I want to try to address some of the points that the Select Committee Chairman raised, particularly the one about the statutory duty. We have published the consultation on what we will do about the statutory duty, and I have sent out very strong, clear signals

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regarding some of the disproportionate cuts that we have seen. As the hon. Member for Westminster North (Ms Buck) acknowledged, I have absolutely admitted that, in certain parts of the country, some councils are being short-sighted in treating youth services as soft targets. They are not taking a long-term view about the implications of such an approach.

We are consulting on what, practically, the statutory duty should mean. We have had it since 1996, but it has never been used. If we are to have such a duty, it must be meaningful and something that people will appreciate. However, a very important point comes out of Positive for Youth in relation to the fact that local authorities and others are part of the youth offer. To believe that youth services are provided by local authorities alone is a mistake. The youth offer includes, as several hon. Members have mentioned, a load of different organisations that involve local authorities, social enterprises, voluntary organisations, charities and private companies, yet we focus disproportionately on how much money local authorities invest in certain youth-orientated services. The bigger picture shows that the offer is much more mixed.

The best judges of whether or not young people get a good deal in their local area must surely be young people themselves. That is why a key part of the Positive for Youth strategy is the need for an effective and loud youth voice. I have asked every local authority in the country to identify a group of young people locally. They may be youth mayors, members of the UK Youth Parliament, youth cabinet members, none of those or even a combination of them. Such groups could be legitimately said to represent the voices and concerns of young people in their communities. They would be able to conduct an audit of the youth offer in their area and have it taken seriously, published on the local authority’s website or presented to a council meeting. We will collate those findings and flag up where certain local areas are doing well and where others are not. Surely, that is the best way to find out whether or not young people are getting a good deal and to do something about areas with a weakness.

The Committee Chairman also mentioned the outcomes framework. The further response that we gave to the Committee—we have done this in the past few months—stated that my Department is funding the Catalyst consortium

“to develop its outcomes framework with the ambition that it will become an ‘industry standard’ common language with which to measure and demonstrate the impact of provision.”

We have also been working with the Young Foundation, which is part of the Catalyst consortium, to develop the outcomes framework, which is a matrix of tools that will help youth organisations to demonstrate their impact on outcomes for young people.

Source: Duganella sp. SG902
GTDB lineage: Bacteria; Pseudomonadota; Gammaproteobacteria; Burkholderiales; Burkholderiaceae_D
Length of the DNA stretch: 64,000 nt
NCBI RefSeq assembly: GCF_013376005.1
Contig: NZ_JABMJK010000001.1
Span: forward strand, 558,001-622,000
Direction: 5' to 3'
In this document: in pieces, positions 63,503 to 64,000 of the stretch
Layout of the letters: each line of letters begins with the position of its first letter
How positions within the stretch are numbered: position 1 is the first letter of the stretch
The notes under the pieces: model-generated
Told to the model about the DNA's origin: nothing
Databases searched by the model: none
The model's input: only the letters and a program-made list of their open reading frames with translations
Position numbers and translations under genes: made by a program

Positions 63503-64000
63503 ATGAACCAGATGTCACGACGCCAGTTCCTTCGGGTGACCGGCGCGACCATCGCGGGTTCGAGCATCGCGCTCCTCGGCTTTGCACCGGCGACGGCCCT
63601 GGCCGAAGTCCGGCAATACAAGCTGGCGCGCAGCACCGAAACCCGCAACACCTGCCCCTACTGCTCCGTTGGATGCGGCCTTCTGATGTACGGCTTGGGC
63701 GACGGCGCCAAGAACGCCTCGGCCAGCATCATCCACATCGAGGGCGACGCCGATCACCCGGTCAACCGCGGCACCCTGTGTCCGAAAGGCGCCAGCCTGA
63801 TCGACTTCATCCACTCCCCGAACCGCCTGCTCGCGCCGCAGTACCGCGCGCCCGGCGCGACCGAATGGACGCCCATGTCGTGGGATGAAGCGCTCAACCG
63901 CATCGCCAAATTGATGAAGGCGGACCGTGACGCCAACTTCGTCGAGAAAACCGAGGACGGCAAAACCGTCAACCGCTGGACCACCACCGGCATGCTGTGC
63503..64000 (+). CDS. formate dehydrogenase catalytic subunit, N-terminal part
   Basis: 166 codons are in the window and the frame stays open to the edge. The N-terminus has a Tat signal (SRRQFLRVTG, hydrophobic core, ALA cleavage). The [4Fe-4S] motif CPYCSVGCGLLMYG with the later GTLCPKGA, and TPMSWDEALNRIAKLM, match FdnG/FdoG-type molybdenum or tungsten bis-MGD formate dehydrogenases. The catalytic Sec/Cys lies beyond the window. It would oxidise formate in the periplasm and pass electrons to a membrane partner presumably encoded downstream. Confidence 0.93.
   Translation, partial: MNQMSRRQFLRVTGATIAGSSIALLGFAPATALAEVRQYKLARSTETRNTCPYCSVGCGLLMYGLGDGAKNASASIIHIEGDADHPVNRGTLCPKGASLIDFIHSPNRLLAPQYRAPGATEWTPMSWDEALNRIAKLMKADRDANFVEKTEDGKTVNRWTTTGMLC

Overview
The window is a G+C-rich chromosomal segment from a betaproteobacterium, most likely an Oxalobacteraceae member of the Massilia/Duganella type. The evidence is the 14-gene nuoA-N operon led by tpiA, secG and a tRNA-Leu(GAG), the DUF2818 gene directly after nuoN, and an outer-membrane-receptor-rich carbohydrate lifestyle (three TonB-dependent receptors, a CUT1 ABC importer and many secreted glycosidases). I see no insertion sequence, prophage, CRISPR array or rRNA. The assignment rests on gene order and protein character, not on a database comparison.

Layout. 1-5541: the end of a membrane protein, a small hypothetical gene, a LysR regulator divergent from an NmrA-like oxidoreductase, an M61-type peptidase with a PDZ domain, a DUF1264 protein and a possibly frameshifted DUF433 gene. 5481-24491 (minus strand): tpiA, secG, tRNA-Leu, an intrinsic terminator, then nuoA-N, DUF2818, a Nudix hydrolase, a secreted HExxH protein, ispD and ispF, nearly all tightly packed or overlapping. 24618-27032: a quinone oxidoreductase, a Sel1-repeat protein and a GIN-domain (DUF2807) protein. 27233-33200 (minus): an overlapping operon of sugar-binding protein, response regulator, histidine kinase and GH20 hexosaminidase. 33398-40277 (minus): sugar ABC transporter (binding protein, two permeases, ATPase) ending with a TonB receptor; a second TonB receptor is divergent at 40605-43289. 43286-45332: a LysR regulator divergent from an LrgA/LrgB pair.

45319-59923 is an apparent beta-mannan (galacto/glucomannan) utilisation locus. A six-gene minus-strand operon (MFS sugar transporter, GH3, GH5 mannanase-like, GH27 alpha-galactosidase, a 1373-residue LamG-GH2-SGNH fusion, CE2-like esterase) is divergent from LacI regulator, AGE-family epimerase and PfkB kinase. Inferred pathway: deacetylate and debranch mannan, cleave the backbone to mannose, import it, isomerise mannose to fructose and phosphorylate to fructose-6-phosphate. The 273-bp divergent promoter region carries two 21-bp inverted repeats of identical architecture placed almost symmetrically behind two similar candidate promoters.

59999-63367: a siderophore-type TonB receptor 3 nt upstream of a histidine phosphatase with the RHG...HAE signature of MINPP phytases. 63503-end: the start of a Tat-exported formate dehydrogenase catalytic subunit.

The interesting problem with this work is how to prove a negative. This is something else that goes to the heart of what Positive for Youth is all about—it says it on the tin. Too often in the past, we have judged whether or not we are doing well for young people in terms of preventatives and negatives. We ask questions such as “How many young people have we prevented from going to youth offender institutions? How many teenage pregnancies have we prevented? How many young people are not in the youth justice system?” Those questions are all based on negatives and preventatives, so it is not surprising that they exacerbate the negative

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images of young people that the media too often present. I want to achieve—this is why we have asked the Catalyst consortium to consider the issue—an aspirational, positive measure of outcomes that assesses what we are doing for young people on the basis of what they achieve, their educational success and a version of the Prime Minister’s well-being index.

It is hugely difficult to put together something that is meaningful, measureable and practical, but I am determined to do that and to replace the negatives with something positive and aspirational. It will take a while to come up with something that does not just consist of words that are relatively meaningless.

The hon. Member for Wigan (Lisa Nandy) made a number of points on a wide range of issues. It is a shame that she was not present when I gave evidence to the Committee on the national citizen service and on Positive for Youth. Had she been present, she would have received answers to some of the questions that she has asked today.

The hon. Lady was right to say that part of the problem with youth work is that there is no real job description for it. I know that one of the Committee’s frustrations was the failure of often well-established youth organisations to make a positive, strong case for what constitutes good youth work and a good youth worker. The sector does not do itself any favours. I have seen some fantastic youth workers making a huge difference to young people—often from disadvantaged backgrounds—throughout the country. I wish that we could bottle that work, define it and replicate it more.